Upgrade of a 1965 B&W Recovery Boiler Through the
Installation of a New Overbed Air System
Verloop, Johan H. Jansen, and Don E. Danroth
International Chemical Recovery Conference
Pulp and Paper Canada 91:4 (April 1990)
Skeena Cellulose Inc., in Prince Rupert, B.C., operates two kraft recovery boilers to burn the black liquor solids generated from the production of an average of 1285 bone dry (bd) tones of pulp per day (t/d). No. 5 recovery boiler is a Babcock & Wilcox (B&W) unit, installed in 1965, with a design solids burning capacity of 1.50 million kg of dry solids (ds) per day. No. 6 recovery boiler is a Combustion Engineering (CE) unit, put into service in 1978 with a design burning rate of 1.18 million kg ds/d. Both units were used close to the design capacities, with no room left for additional solids burning.
In a two-year project, Skeena Cellulose is planning to increase pulp production to an average of 1500 bdt/d. The expansion includes additional digester, bleaching and machine capacity, and modifications to the liquor cycle and recovery boilers to handle the increased liquor flows.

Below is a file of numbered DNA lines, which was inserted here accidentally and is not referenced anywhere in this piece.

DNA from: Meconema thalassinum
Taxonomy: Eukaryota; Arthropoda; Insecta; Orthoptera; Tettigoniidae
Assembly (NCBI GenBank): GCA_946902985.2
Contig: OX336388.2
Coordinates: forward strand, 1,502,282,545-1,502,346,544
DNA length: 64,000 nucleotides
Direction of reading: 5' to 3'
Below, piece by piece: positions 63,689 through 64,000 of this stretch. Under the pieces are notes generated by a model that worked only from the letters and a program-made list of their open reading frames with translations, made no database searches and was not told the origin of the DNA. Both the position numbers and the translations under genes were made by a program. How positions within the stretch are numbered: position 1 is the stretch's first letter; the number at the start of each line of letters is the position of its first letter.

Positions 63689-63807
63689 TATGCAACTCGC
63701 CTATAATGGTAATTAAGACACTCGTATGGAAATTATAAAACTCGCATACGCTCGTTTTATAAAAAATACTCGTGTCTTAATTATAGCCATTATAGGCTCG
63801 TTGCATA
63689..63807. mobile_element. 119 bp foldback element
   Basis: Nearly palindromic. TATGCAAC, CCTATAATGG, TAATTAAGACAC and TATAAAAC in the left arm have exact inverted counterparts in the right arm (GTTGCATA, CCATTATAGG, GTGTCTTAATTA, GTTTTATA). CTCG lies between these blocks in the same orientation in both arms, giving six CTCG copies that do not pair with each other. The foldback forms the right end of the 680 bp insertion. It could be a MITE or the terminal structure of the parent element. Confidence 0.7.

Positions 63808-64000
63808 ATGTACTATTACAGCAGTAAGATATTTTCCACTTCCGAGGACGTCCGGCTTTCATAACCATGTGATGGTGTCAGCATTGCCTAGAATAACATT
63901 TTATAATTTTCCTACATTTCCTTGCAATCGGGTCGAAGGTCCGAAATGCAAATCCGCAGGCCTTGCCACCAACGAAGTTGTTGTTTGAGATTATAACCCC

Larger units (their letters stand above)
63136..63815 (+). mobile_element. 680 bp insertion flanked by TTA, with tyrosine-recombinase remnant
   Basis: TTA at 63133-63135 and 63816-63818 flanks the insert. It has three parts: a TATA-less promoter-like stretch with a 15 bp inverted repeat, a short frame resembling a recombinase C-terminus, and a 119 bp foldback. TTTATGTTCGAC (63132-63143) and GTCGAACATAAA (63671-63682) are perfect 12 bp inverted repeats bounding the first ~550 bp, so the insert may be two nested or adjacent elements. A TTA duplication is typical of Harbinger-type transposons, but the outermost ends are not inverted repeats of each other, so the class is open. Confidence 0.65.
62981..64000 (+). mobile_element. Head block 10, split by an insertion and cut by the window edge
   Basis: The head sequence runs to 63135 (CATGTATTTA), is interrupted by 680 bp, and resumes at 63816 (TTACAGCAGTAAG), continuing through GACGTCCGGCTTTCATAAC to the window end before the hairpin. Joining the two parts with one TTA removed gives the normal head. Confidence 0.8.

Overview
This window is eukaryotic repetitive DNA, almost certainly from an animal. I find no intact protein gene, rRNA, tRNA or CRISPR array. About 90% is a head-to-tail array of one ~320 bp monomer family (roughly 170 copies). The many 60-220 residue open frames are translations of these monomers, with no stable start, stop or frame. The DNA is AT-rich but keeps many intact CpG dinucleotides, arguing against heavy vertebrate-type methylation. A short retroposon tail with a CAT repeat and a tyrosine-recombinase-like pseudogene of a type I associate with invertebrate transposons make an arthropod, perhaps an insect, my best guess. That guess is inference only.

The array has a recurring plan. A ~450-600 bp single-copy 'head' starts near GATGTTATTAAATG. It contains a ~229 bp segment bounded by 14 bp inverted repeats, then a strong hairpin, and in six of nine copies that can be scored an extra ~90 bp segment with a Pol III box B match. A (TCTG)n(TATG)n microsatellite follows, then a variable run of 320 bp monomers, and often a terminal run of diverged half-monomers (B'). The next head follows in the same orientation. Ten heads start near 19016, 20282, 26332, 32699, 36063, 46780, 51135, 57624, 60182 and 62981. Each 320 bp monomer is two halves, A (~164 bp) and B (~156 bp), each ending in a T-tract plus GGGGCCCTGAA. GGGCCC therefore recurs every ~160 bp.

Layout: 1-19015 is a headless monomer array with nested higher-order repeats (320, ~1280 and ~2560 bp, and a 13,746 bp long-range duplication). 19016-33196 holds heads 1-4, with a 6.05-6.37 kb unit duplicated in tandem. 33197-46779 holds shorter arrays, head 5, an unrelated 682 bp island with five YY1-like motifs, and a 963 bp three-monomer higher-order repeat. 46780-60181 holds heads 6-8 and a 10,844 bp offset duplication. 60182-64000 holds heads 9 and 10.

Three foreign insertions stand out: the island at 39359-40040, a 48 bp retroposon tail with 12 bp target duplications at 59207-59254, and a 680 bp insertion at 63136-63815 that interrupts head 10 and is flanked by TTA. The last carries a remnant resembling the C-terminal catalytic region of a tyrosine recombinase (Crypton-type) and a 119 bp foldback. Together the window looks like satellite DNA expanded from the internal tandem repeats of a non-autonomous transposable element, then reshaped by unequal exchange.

The mill's target was to achieve burning of 1.63 million kg ds/d in No. 5 recovery boiler for 1989, with possible modifications to No. 6 unit in a later phase.
CES Jansen Engineering Ltd. was requested to assist the mill in achieving the increased capacity for the No. 5 recovery boiler. A plan was developed that included the following steps:
- Field test and performance evaluation
- Definition of conceptual boiler modifications
- Detail engineering
- Boiler shutdown and construction
- Upgrade evaluation